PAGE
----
For the first time, researchers has recently used real data rather than theory and calculations related to general relativity to measure the cosmos.
A research team from Imperial College London and the University of Barcelona has used data from astronomical surveys to measure a standard distance that was central to their understanding of the expansion of the universe.
AdvertisementThe research used current data from astronomical surveys on the brightness of exploding stars (supernovae) and on the regular pattern in the clustering of matter (baryonic acoustic oscillations) to measure the size of this 'standard ruler.'
The matter that created this standard ruler formed about 400,000 years after the Big Bang. This period was a time when the physics of the universe was still relatively simple so the researchers did not need to consider more "exotic" concepts such as dark energy in their measurements.
Previously the size of this "standard ruler" has only been predicted from theoretical models that rely on general relativity to explain gravity at large scales. The new study was the first to measure it using observed data.
The standard ruler measured in the research was the baryon acoustic oscillation scale. This was a pattern of a specific length which was imprinted in the clustering of matter created by small variations in density in the very early universe (about 400,000 years after the Big Bang). The length of this pattern, which was the same today as it was then, was the baryon acoustic oscillation scale.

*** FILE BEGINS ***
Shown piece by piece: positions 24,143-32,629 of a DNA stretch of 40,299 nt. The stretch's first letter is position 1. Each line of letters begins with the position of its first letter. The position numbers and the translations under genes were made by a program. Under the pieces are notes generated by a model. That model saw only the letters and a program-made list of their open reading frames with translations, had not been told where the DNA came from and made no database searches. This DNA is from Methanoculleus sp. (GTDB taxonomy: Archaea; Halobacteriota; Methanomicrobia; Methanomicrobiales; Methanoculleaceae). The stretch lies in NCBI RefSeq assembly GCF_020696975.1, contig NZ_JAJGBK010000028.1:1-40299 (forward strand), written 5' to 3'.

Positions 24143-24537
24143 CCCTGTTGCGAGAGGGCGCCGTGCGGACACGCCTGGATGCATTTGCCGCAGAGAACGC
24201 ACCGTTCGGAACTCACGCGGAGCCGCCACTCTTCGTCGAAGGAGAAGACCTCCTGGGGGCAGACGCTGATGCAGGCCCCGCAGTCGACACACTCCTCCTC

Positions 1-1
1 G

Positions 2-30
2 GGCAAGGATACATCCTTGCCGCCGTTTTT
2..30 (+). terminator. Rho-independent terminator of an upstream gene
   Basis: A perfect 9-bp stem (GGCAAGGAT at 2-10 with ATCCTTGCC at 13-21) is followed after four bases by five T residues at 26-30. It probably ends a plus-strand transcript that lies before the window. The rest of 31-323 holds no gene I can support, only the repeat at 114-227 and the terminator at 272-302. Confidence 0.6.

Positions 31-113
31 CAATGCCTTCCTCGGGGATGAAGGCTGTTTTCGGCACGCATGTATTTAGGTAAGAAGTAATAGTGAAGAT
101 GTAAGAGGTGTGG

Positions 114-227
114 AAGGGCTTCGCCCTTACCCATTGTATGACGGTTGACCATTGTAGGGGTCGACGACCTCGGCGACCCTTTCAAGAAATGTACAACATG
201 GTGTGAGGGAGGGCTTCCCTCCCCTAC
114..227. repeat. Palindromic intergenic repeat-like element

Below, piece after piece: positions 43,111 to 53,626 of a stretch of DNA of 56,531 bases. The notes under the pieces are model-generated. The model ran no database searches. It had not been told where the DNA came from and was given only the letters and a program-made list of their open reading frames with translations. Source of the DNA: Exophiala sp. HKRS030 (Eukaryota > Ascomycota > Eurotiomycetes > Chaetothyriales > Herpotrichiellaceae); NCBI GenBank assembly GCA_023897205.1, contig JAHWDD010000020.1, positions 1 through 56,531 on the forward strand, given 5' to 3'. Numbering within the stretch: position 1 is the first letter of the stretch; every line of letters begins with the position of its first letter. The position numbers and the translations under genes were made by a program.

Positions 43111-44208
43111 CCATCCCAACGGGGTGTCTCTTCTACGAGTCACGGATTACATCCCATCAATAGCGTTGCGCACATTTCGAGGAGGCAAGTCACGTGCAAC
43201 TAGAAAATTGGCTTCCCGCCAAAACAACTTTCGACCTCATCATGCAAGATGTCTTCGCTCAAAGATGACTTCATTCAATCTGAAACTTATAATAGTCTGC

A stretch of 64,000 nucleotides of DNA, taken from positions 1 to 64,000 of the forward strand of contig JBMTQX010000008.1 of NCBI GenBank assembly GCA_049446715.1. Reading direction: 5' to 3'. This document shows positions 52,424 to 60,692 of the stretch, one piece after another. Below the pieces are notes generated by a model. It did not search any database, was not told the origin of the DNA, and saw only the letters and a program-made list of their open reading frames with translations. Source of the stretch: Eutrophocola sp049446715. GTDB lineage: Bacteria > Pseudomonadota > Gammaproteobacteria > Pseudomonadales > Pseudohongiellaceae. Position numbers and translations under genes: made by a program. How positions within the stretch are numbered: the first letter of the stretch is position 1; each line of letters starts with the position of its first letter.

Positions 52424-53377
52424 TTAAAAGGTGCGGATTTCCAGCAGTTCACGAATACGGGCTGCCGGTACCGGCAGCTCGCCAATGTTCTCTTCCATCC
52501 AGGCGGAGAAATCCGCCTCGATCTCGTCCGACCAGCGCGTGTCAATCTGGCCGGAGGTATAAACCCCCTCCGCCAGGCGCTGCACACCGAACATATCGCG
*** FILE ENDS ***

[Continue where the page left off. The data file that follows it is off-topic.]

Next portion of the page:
The team calculated the length to be 143 megaparsecs (nearly 480 million light-years) which was similar to accepted predictions for this distance from models based on general relativity.
Professor Raul Jimenez from the University of Barcelona, said that the uncertainties around general relativity have motivated them to develop methods to derive more direct measurements of the cosmos, rather than relying so heavily on inferences from models and for the study they only made some minimal theoretical assumptions such as the symmetry of the universe and a smooth expansion history.
The study is published in Physical Review Letters.
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